*** This is a piece of historical fiction which means some elements are fictional like the letters that I will be writing, but the details are based on real events. My research is brief due to the brevity of my challenge but if you find this event in history interesting see the sources below for further study.
The cloak of darkness is a perfect time to ascend a throne or tear one down…
December 14th, 1825
To my dearest wife,
I grant you my apologies if this letter becomes known to you in mourning. And if it does not, I hope you will sing my praises when we meet in person again. I write this in the house of Conrad Ryleyev, who you may know for his romantic poetry. Conrad and I are members of a secret society born out of the ideals of enlightenment. I will divulge in a moment the quest of our union, but first an apology for these details kept from you for so long . I needed to keep my involvement unknown, fearing the disapproval of your father and how that may have turned you from me. But the time has come for all dishonesty to be dispelled between us. Though I believe Providence to sing joyously at my endeavors, I am, but a man and man can misread the divine’s wishes.
As you know the past three weeks have found Russia in disarray, we have two Czars but no leader. As I take the moments to write this by a waning candle two things are happening in Russia of utmost importance. Nicholas moves toward the Imperial Council in order to ascend the throne, and the society prepares to ignore his call for allegiance. The plan is to demand Constantine as the rightful and eldest heir, but only as a means to deliver our true desires.
We wish nothing less than for the formation of a National Assembly, the necessity of which will become apparent in the dissension caused by a refusal to take the oath towards Nicholas. Our empire is stuck in infancy while those in the west grow into mature societies. John Locke, Voltaire, and Rousseau pen words of such beauty that are morphed into blemishes here. Serfs are not allowed to follow the “pursuit of life, liberty, and property” as we view them as little more than property themselves. And the government doesn’t derive its power from the people as it does in the United States, but rather from an absolute monarch who answers to none but himself. Compromise is no longer a viable option; we saw with Alexander that the Czars only feign an interest in these liberating ideals, and then move ruthlessly to stop their spread.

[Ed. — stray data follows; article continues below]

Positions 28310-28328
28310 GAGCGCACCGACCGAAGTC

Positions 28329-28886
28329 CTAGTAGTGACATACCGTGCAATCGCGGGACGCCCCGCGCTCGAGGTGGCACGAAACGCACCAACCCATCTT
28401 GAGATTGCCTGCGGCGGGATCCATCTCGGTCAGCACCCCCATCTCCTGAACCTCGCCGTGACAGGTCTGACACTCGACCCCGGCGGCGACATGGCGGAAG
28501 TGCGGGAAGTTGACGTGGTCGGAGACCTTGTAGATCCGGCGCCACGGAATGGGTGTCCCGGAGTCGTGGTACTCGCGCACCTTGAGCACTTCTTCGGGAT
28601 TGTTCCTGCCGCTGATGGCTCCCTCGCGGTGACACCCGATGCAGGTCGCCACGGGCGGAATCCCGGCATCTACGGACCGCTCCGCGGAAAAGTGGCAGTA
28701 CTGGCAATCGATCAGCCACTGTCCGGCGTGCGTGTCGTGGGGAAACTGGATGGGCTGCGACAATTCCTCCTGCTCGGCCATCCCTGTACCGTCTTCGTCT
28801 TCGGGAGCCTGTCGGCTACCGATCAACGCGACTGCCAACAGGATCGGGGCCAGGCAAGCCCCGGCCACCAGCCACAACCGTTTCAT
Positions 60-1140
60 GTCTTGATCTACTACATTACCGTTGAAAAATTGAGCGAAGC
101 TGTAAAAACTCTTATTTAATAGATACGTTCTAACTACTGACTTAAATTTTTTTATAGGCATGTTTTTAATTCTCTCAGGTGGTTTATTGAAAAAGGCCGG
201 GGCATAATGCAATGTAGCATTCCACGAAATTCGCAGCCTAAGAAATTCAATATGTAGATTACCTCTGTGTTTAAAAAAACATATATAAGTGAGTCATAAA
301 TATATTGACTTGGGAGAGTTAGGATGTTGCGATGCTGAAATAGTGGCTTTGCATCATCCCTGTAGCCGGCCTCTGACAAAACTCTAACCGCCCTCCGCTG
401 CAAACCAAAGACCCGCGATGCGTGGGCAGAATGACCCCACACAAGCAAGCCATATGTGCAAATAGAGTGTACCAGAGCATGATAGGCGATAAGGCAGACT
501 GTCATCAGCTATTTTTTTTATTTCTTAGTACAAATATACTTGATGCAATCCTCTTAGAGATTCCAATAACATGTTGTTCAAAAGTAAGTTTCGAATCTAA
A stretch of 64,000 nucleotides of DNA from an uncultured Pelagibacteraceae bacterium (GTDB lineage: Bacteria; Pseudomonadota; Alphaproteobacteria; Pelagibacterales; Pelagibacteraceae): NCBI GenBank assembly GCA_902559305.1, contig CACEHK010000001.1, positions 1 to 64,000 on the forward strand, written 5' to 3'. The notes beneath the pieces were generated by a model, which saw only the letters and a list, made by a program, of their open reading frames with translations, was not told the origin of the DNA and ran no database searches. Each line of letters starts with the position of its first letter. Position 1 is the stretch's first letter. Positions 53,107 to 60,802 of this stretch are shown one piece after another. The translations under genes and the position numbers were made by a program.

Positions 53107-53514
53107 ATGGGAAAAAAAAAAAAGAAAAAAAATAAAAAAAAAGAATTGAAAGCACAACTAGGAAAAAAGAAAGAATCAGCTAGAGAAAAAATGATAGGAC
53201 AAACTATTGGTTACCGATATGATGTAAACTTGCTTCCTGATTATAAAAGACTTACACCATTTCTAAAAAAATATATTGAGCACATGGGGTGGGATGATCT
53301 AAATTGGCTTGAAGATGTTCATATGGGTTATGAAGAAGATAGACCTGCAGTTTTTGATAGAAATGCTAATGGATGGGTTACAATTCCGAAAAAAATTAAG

And so my dearest, I bid you goodbye. We prepare ourselves to go to Senate Square and make our stand. I hope that I shall say hello to you in the dawn of a new Russia.
Prince Sergei Volkonsky
Bokova, Vera. “The Decembrists, 170 years later.” Russian Life, Dec. 1995, p. 7+. General OneFile,go.galegroup.com/ps/i.do?p=GPS&sw=w&u=lowell&v=2.1&id=GALE%7CA18082596&it=r&asid=1a6bf6b2b148d0f9d6319187d1fce0f9. Accessed 28 Mar. 2017.
Cowles, Virginia. “Nicholas I (1825-1855).” The Romanovs, Penguin, Harmondsworth, 1974, pp. 154–159.
Freeze, Gregory L. “Decembrist Rebellion.” Russia: a History, Oxford University Press, Oxford, 2009, pp. 156–159.
Strayer, Robert W., and Eric Nelson. “Echoes of Revolution.” Ways of the World: a Brief Global History with Sources, Bedford/St. Martin’s, A Macmillan Education Imprint, Boston, 2016, pp. 716–717.
The Editors of Encyclopædia Britannica. “Kondraty Fyodorovich Ryleyev.” Encyclopædia Britannica, Encyclopædia Britannica, Inc., 20 July 1998, http://www.britannica.com/biography/Kondraty-Fyodorovich-Ryleyev. Accessed 28 Mar. 2017.